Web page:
Cathy Payne, USA TODAY
People who smoke take at least 10 years off their life expectancy, a new study has found.
On the other hand, those who kick the habit before age 40 reduce the excess risk of death associated with continued smoking by about 90%, according to the study in Thursday's New England Journal of Medicine.
"Smoking is the No. 1 preventable cause of death in the U.S.," says Tim McAfee, a co-author of the study. "We need to do more to educate the American people about these findings," adds McAfee, director of the Office on Smoking and Health at the Centers for Disease Control and Prevention.
The study examined data from the U.S. National Health Interview Survey between 1997 and 2004.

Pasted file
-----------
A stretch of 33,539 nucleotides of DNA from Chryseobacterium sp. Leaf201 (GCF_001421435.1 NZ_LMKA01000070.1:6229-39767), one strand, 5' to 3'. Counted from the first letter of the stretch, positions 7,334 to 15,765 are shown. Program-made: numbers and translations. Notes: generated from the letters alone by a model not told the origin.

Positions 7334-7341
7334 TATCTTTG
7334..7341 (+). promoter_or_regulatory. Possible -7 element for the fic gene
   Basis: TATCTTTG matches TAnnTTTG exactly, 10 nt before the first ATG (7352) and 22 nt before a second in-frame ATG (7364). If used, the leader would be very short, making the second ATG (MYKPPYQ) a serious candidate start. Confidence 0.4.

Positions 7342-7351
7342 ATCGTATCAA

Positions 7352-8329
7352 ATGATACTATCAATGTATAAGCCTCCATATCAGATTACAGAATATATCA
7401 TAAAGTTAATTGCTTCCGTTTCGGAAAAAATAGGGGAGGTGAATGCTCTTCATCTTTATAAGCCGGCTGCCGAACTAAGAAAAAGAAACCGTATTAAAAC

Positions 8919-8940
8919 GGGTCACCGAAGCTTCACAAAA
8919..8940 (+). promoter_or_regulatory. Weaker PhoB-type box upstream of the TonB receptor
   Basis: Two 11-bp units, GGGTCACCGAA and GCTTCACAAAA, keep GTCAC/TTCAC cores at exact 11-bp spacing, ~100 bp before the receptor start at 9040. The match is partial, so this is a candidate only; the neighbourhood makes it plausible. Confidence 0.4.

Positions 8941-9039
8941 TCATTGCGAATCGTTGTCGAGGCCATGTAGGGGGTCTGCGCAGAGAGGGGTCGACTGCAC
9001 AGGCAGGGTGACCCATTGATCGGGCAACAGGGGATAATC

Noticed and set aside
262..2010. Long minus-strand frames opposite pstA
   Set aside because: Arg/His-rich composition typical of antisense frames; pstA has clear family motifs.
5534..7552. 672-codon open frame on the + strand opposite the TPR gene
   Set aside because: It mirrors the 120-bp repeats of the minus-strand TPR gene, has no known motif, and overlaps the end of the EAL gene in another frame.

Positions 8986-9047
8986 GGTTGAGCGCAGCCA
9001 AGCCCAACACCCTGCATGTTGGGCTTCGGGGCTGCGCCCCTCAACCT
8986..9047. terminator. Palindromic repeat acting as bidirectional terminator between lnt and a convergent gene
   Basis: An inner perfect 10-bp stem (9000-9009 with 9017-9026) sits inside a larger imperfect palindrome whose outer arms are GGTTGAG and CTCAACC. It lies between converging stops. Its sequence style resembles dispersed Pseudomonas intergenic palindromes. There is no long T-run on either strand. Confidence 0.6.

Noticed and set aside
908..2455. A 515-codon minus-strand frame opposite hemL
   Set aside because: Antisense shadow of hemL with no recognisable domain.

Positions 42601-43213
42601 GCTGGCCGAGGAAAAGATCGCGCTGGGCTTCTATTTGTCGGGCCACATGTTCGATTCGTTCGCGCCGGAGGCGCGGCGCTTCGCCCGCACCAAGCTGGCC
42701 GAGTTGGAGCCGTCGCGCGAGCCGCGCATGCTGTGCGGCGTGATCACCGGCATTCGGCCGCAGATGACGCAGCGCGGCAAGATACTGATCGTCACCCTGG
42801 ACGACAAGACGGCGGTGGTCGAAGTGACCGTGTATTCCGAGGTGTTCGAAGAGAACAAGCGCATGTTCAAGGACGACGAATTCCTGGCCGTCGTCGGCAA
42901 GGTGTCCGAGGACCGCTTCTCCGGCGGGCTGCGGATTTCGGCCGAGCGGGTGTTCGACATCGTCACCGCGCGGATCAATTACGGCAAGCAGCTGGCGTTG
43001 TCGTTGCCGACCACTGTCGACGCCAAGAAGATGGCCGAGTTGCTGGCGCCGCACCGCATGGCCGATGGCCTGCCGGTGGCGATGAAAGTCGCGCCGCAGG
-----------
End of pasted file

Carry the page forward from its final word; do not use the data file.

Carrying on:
Women who smoke now die at a similar rate for men, the study also found. Previous research from the 1980s showed that women were less affected.
"Women now lose about 11 years of life expectancy if they smoke," McAfee says. "Men lose about 12 years." He adds that it is presumed that women's smoking patterns are now more similar to men's in terms of picking up the habit at younger ages and smoking a larger number of cigarettes.
McAfee says the study has global implications because most of the world's 1.3 billion smokers live in low- and middle-income countries, where cessation is less common.